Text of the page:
Barocci: Charcoal as Basis, Structure, and Life Force
This gorgeous preliminary study by Federico Barocci (1526-1612), Studies for the Hands of the Virgin Mary for the Annunciation, allows the viewer a rare glimpse inside the creative process of a renowned master who lived and worked centuries ago. The piece offers an incredible array of techniques, outcomes, and possibilities equally relevant to artists of our time; we can easily follow Barocci’s train of thought as he creates broad marks and outlines in charcoal, bringing them to vivid life through the hyper-realistic use of pastel.
Remarkably, even when rendered only in charcoal lines, the hands already resonate with life, vibration, and movement. Nothing has been embellished or filled in, and yet everything is stated, energized, and recorded. With the addition of pastel, Barocci brings light and texture into play. The Virgin’s hands appear absolutely real, and exude a warm, relaxed quality. One feels the textural immediacy of the flesh, as if one could reach out and hold her hand. This becomes an incredible accomplishment when we remember that we are only looking at a quick trial, a series of thoughts and gestures experimentally set down upon the unique, blue-tinted paper.
How many elements do you notice in this study that could potentially be applied to your own work? Barocci is obviously experimenting with hand shape, as two fully-described possibilities rest before us within the realm of the composition; a third, off to the right, is left uncompleted. The artist uses rough gestures in white to indicate the play of light, and darker, blurred ones to indicate shadow and quality of movement. Mary’s hands seem to flutter and dance across the page, and one can almost hear the pages of the book rustling as a result. Warmth and life are imparted through judicious use of color and contrast.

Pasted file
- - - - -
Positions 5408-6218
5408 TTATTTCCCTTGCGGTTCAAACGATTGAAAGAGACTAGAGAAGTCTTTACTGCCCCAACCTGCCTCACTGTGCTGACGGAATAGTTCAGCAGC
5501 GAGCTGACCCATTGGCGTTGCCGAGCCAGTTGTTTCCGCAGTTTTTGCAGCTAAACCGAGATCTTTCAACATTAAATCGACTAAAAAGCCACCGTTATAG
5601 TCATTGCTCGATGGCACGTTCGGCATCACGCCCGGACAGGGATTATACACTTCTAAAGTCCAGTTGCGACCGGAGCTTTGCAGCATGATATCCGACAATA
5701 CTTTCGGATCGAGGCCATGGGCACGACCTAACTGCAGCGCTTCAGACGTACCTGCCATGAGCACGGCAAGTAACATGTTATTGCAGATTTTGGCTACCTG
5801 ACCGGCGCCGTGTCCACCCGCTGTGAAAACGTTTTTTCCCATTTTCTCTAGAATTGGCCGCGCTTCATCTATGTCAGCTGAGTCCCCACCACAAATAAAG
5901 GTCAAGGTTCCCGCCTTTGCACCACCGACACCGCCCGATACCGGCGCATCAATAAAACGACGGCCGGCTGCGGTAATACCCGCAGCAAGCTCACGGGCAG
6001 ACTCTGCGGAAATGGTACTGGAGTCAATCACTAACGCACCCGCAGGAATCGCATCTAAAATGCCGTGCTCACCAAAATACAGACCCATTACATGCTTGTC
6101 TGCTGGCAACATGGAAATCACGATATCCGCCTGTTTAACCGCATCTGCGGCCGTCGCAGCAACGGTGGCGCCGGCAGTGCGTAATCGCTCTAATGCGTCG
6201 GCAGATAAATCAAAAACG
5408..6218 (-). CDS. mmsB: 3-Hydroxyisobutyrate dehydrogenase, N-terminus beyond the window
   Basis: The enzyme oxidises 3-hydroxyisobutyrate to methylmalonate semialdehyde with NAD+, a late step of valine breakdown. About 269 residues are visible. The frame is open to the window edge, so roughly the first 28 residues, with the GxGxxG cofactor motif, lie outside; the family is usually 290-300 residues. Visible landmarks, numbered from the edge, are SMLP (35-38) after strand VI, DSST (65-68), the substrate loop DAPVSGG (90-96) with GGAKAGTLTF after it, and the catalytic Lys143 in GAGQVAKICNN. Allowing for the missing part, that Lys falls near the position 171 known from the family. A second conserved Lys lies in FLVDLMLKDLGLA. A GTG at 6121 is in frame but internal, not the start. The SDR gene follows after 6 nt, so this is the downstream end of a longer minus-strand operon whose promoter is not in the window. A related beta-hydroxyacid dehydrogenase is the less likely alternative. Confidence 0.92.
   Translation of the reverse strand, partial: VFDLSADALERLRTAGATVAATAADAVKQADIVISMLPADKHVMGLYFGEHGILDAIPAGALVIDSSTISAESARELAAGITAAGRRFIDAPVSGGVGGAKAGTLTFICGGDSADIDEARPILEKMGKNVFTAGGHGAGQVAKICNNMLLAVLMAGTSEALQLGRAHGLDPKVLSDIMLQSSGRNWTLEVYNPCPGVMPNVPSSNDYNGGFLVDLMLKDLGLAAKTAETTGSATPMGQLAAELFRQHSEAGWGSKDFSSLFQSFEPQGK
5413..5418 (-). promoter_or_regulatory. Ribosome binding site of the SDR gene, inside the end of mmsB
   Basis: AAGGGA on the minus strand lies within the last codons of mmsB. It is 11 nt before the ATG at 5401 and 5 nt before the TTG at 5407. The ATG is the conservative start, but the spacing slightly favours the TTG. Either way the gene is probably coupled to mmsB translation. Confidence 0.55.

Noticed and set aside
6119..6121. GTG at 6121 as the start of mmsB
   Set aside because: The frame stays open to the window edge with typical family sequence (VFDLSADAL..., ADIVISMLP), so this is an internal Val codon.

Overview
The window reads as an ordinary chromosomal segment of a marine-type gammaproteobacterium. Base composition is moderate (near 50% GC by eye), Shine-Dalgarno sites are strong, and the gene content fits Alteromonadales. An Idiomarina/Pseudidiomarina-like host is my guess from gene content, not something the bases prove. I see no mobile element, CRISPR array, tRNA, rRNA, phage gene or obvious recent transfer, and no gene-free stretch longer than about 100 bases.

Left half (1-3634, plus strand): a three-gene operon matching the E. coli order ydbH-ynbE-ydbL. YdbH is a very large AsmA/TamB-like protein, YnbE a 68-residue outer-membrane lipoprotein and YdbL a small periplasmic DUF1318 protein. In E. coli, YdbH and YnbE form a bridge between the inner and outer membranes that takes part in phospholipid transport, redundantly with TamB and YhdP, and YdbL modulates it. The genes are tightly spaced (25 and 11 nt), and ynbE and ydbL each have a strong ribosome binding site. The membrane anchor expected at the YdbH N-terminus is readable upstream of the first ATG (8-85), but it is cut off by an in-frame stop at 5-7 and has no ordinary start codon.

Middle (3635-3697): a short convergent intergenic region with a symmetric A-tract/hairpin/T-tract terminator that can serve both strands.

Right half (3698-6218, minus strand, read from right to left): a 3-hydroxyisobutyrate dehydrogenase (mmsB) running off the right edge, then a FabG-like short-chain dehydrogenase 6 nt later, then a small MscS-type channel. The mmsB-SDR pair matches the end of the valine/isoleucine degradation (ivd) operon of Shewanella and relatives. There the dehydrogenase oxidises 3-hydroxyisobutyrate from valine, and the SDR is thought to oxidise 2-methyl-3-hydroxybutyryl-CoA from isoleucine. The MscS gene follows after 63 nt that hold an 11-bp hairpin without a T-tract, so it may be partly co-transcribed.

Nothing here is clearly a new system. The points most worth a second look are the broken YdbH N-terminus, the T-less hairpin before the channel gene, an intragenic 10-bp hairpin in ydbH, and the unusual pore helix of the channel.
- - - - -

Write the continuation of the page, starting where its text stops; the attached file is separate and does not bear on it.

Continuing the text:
The Renaissance masters continue to fascinate, hundreds of years later, for their ability to impel life, fully realized, to spring from the two-dimensional page. Barocci, an esthetic and technical pioneer, was widely celebrated in his own time and received an enormous degree of respect from his contemporaries. The charcoal foundations exemplified here represent the starting point for his kaleidoscopic paintings filled with emotion, vivid color, and deep historical and religious significance. Rubens studied his work, and Barocci’s vital influence upon the artist remains clear to this day.
Have you experimented with charcoal in combination with other media? Take a cue from the old masters, and make it a goal to see for yourself how color, texture, and choice of paper can enliven your own compositions.